Predictors of acute complications
Diabetic individuals at risk for reduced access to care were more likely to suffer from an acute complication of diabetes (Table 1). Even after accounting for differences in service use, individuals living in rural areas of the province or in Aboriginal communities were up to 1.8 times more likely to visit an emergency department or be admitted to a hospital for management of diabetes than those living in urban or nonaboriginal communities. Furthermore, those residing in remote areas of the province were nearly three times as likely to suffer from one of these complications. In contrast, individuals residing in Toronto, where the greatest density of diabetes services is found, were only 50% as likely to have an acute complication as those living in northern regions of the province, where substantially fewer diabetes services are available. In general, logistic regression and GEE analyses yielded similar results. The only exception was that residence in an aboriginal community did not significantly predict the number of acute complications suffered when region was included in the GEE model. Low income remained an important predictor after adjusting for geographic indicators.
Between 1994 and 1999, we observed a substantial decline in acute diabetes complication rates in Ontario. Hospitalizations for hyperglycemia fell by 33% and hospitalizations for hypoglycemia decreased by 75%. Reduced access to in-hospital beds has contributed to lower admission rates for other chronic conditions as well (18). However, we noted a concomitant fall in emergency department visits over the same time period, suggesting that the lower rates of hospitalization represent a true decline in complications rather than a rise in the threshold for admission. In fact, the fall in emergency department visits surpassed a general decline in emergency department use per capita in Ontario throughout the 1990s (19). These trends occurred in the wake of large-scale studies promoting tighter control of blood glucose levels (1,2) and suggest that practice patterns changed over the period of study, leading to better outcomes for patients with diabetes throughout Ontario.
Our data also showed that geographic factors strongly influence the risk of avoidable complications related to diabetes, highlighting the importance of noninsurance barriers in delivering care to this population. Individuals living in remote areas were at particularly high risk, being three times as likely to use acute care services for management of diabetes. Greater distances to primary care may cause patients living in remote settings to delay seeking medical attention in the early stages of a diabetic emergency, when further deterioration in glycemic control could have be avoided through outpatient management. An alternate explanation is that those living in remote areas are more inclined to use emergency services for less severe episodes. Detailed clinical information is not available in administrative data; however, case severity as measured by in-hospital mortality appears to be comparable in different regions of the province, suggesting that the regional differences are not merely due to a lower threshold for use of hospital services in remote areas (9).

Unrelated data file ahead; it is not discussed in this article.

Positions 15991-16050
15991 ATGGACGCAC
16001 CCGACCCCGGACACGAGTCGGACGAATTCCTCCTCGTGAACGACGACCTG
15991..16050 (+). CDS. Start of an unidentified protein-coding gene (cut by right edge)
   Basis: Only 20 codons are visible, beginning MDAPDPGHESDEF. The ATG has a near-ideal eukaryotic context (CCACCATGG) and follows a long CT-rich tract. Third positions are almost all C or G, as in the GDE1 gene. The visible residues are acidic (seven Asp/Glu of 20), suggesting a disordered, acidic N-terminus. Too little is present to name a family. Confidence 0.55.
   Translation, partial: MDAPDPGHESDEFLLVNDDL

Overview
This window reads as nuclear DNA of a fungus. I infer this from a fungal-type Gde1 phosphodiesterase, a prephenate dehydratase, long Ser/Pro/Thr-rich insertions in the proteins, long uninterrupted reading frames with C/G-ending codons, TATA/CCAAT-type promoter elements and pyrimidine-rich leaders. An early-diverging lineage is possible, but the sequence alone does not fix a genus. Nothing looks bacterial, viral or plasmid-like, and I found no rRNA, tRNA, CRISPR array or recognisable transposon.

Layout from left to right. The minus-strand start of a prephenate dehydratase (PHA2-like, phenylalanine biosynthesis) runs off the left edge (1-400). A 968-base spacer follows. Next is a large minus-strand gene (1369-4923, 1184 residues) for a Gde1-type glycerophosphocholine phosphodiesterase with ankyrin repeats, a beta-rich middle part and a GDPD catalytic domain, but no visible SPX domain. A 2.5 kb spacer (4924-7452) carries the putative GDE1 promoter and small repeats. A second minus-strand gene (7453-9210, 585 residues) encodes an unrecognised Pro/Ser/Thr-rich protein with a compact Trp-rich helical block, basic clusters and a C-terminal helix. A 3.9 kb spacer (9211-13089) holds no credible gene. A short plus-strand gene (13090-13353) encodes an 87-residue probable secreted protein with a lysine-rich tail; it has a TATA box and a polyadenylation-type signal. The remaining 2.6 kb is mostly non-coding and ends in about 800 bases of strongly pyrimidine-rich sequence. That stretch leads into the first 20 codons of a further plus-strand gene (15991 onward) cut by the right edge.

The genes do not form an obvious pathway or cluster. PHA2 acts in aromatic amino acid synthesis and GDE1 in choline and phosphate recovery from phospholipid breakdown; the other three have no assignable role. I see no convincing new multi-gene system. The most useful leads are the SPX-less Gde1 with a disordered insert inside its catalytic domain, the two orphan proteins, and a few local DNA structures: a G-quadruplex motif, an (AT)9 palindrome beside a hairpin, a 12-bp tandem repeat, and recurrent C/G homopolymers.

Imbalances in physician supply may contribute to geographic variation in outcomes. From previous data, persons with diabetes living in rural, underserviced areas of Ontario have comparable access to primary care as those living in areas where the number of full time physicians per capita is higher (20). However, areas with a lower supply of primary care physicians may have higher patient volumes per practice. Providers may therefore face greater time constraints in delivering comprehensive diabetes care. In Ontario, the use of endocrinologists and internal medicine specialists by patients with diabetes is highly contingent on physician supply (20). Although we adjusted for variations in the use of these services, the local supply of specialists may indirectly influence the quality of care provided by family/general practitioners by providing opportunities for educational interactions between physician groups. Furthermore, there may be substantial regional variations in access to and use of nonphysician services, which cannot be tracked using administrative data. Diabetes education programs have been shown to reduce short-term outcomes of diabetes (21,22) and their use may be highly correlated with access to specialist services.